He promised not to attempt suicide again

This is an impossible and un-keepable promise.

I remember talking to a friend of Charles’ who had attempted suicide and saying something like this. When we say, “Don’t do that again,” we think it lets the other person know how much we care.

We want them to guarantee they won’t hurt or scare us again and we can’t imagine life without them and want them to know that. We hope we are communicating we’d miss them when they are gone. But I think the person to whom I said it felt shamed at a point when she already felt that way.

After a suicide attempt, survivors often feel embarrassed. I think that’s why some of us feel angry when someone completes a suicide. We take it personally. How could they do that to us?

But it’s not about us. It’s not personal. And it’s not because we didn’t love them enough.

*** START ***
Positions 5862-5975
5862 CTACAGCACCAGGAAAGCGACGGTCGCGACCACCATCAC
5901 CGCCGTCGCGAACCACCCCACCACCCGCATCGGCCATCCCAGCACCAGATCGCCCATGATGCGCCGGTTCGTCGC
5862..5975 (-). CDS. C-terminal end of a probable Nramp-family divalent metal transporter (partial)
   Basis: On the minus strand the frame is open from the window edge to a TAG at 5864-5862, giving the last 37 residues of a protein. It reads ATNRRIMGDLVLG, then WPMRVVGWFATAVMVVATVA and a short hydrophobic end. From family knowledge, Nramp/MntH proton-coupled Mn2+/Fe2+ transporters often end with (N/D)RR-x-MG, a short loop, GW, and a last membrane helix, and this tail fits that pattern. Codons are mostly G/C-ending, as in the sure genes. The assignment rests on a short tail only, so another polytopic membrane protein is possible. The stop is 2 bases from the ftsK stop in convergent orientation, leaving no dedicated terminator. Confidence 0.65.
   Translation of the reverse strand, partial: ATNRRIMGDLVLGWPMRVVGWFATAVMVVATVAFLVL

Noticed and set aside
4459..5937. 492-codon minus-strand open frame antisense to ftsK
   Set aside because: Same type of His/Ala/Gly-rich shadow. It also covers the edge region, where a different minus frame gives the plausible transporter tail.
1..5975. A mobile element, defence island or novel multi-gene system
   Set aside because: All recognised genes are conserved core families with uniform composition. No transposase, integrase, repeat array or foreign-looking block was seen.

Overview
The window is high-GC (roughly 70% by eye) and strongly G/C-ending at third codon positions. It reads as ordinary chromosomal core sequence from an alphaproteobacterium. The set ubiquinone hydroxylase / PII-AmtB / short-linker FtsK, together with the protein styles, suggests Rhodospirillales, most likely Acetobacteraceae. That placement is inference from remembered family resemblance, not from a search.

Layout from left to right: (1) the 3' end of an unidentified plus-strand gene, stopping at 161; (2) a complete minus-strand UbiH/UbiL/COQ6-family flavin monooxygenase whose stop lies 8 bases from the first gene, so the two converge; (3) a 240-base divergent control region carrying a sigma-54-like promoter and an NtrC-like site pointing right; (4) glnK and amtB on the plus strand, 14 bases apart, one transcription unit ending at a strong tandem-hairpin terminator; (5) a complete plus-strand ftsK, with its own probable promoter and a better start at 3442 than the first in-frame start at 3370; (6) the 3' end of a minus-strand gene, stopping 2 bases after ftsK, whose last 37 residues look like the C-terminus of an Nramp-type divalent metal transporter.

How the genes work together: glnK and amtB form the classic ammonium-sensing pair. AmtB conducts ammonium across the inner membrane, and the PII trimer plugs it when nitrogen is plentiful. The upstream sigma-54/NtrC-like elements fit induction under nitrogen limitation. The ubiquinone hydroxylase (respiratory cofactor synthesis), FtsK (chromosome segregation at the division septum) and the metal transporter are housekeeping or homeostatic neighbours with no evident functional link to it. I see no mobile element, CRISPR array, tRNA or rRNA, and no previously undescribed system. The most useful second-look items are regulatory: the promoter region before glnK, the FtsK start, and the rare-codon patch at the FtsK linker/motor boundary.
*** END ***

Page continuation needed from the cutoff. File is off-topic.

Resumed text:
Suicidal thinking is not rational moment. It’s hard to understand that if we don’t suffer those intense thoughts.

Think of it like a heart attack. Would you ever tell someone who had a heart attack not to have one again and expect them to keep that promise?

Fighting and surviving your mind every day is exhausting

Published by

Anne Moss Rogers

I am the mother of two boys and the owner of emotionally naked, a site that reached a quarter million people in its first 18 months. I am a writer and professional public speaker on the topics of suicide, addiction, mental illness, and grief and my book, Diary of a Broken Mind, will be published in the fall. I lost my youngest son, Charles, 20, to suicide June 5, 2015. As talented and funny as Charles was, letting other people know they matter was his greatest gift. And now the legacy I try and carry forward in my son's memory. Professional Speaker Website

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